Bit Part

Babyteeth (Shannon Murphy, 2019)

Based on a stage play by Rita Kalnejais, this is a black comedy and a coming of age story and a Fault in Our Stars cousin. It is by turns hilarious and scary and moving, although it skips over something at its heart.

Milla Finlay (Eliza Scanlen) is an Australian teen with recurring cancer — we are given limited details, it seems relatively clean, but she does lose her hair. At the station on the way  back from school, Moses (Toby Wallace) — drug user and probable addict, petty thief, estranged son — falls into her life and she offers him money in return for a haircut and invites him home.

Home is owned by Henry (Ben Mendelesohn), psychiatrist, and Anna (Essie Davis), ex-professional musician and pill popper, who seem to be remarkably tolerant and liberal parents whilst also being hyperprotective (for obvious reasons). At the the same time, they are not adverse to a weekly quicky at his surgery and Henry’s use of prescriptions is a little corrupt. This is all mostly played for laughs — although there’s much bad parenting. It all risks being a little clean.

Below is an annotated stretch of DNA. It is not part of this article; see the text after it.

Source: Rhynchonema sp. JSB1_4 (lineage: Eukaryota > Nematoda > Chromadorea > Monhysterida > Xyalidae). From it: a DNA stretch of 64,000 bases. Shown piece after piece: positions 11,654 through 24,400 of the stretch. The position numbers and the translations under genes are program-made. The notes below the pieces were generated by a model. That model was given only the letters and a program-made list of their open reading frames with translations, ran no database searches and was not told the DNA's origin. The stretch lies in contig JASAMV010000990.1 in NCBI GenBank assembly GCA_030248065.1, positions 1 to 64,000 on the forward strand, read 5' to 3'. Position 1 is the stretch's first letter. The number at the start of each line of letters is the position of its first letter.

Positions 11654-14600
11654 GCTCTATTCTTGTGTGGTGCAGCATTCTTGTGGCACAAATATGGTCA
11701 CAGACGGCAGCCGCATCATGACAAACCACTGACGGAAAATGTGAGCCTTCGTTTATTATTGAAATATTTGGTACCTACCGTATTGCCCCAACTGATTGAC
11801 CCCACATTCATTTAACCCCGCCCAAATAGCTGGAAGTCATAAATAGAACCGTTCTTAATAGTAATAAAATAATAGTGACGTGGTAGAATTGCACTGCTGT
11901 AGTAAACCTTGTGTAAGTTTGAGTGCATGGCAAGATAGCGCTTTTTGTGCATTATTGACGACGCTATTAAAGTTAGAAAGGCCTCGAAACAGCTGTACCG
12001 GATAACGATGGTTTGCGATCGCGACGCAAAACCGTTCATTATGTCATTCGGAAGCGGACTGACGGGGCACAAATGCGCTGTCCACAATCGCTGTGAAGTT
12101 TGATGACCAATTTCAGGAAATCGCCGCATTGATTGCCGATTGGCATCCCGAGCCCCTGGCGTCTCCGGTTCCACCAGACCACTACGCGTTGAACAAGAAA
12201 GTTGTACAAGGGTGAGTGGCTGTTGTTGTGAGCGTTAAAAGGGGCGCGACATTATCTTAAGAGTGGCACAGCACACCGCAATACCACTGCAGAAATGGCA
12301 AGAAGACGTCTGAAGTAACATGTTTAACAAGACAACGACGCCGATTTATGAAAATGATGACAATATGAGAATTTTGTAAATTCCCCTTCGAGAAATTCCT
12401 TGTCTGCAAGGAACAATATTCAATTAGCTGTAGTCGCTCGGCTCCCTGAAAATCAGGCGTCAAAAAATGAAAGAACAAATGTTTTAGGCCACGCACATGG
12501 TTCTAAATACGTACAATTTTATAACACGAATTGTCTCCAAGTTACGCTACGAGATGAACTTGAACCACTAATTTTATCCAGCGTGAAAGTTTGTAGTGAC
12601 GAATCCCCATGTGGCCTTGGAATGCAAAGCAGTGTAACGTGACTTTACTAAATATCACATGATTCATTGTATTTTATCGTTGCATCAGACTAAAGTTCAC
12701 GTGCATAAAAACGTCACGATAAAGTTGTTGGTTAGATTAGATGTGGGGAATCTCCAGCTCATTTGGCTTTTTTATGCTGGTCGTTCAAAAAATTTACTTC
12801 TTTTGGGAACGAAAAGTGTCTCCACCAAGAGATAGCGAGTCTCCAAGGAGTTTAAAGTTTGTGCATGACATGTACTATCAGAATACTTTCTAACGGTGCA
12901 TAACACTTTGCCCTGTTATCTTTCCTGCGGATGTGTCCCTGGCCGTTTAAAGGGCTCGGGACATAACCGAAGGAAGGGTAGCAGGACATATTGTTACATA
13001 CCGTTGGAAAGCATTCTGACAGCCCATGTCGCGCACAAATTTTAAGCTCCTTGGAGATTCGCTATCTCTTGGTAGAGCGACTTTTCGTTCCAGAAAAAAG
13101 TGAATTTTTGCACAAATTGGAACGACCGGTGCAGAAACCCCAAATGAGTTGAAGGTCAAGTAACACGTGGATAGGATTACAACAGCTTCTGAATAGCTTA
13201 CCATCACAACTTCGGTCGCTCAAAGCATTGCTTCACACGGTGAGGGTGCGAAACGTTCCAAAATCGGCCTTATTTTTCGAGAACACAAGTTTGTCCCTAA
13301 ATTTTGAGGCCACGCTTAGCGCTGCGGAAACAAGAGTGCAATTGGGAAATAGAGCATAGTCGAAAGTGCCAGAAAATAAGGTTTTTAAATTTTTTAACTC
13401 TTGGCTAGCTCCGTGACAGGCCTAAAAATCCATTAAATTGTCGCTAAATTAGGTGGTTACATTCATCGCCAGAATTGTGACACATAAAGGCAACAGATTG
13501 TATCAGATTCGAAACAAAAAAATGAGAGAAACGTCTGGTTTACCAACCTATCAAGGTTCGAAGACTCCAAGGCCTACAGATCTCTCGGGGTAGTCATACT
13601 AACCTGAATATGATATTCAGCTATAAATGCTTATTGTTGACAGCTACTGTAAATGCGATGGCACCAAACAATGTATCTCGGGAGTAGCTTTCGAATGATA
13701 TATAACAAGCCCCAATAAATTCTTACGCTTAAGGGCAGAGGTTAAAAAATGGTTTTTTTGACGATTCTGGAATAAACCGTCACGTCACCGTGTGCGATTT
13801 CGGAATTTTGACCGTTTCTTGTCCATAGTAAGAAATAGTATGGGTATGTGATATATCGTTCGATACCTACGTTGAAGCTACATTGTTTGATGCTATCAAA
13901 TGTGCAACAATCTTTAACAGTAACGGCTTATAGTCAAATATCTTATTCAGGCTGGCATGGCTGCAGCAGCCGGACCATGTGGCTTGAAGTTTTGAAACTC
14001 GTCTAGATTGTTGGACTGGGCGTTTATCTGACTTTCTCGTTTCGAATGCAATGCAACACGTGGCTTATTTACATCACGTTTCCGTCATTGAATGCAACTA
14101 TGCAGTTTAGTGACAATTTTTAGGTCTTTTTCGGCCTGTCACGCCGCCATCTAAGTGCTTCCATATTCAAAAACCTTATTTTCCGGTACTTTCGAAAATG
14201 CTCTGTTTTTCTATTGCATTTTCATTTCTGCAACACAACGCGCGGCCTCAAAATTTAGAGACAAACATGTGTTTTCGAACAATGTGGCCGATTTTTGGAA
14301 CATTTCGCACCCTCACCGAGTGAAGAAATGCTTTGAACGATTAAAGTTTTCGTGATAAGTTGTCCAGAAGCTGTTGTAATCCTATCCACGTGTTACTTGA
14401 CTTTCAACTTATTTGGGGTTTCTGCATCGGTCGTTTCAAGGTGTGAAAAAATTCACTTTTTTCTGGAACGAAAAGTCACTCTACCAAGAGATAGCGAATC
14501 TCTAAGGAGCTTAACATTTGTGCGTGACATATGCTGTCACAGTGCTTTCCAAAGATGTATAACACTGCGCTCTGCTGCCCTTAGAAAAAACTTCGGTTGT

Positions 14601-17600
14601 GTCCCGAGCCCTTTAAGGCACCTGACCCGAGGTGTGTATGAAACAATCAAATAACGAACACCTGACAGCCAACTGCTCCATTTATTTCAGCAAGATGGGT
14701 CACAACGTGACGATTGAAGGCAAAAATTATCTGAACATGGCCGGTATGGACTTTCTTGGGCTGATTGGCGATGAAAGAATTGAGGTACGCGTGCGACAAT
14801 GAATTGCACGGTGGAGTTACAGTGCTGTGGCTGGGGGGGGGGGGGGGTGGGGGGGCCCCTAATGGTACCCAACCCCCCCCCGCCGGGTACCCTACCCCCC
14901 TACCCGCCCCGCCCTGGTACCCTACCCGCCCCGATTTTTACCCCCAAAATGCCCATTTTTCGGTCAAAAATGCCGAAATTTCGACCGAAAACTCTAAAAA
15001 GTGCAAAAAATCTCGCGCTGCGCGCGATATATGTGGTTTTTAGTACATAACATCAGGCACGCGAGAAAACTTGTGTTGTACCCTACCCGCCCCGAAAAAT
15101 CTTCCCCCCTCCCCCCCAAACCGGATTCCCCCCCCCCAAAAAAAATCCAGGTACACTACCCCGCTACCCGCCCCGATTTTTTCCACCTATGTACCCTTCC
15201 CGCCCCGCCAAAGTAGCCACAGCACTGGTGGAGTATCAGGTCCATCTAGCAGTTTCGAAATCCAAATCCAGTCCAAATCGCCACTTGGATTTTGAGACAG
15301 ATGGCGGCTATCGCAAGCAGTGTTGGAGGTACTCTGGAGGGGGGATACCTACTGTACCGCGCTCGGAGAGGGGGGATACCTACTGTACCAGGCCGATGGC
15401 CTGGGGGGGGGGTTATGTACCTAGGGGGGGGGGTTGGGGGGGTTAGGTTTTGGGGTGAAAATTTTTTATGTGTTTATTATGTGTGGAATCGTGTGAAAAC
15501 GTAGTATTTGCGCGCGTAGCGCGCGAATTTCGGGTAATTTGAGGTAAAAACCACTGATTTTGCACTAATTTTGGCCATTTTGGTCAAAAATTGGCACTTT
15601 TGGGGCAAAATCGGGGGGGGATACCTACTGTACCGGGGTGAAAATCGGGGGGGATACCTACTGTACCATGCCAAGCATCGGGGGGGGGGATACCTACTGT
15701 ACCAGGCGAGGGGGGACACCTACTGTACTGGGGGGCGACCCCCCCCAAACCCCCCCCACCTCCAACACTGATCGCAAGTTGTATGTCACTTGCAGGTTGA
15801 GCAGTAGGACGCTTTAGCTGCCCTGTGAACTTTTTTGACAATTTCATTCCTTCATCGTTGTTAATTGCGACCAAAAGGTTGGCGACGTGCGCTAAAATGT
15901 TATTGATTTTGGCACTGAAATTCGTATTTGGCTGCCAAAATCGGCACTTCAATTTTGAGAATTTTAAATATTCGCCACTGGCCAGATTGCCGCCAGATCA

And it perhaps distracts from the star-crossed lovers, and the unspoken age difference between them that Moses does seem to respect. Wallace’s is a remarkable performance — moody, fragile, hapless, dancing, although one can help but feel in the real world he would have been arrested multiple times. For that matter, Finlay seems older than her years a child not doubt forced to grow up but she will almost certainly die young. Repeatedly she asserts her agency, but there are people there to pick her up when she falls.

If the trajectory is inevitable — a make or break night of her sixteenth birthday whilst the rest of the cast have rushed a neighbour to hospital to give birth — it is bloodless but certainly not without its moral complexities. And the final scene, a flashback, makes whatever happens next more complicated.

But it is a too clean film, antiseptic at times, tending to the vignette-ish with captioned sections, massaging the time frame between minutes and days and months.

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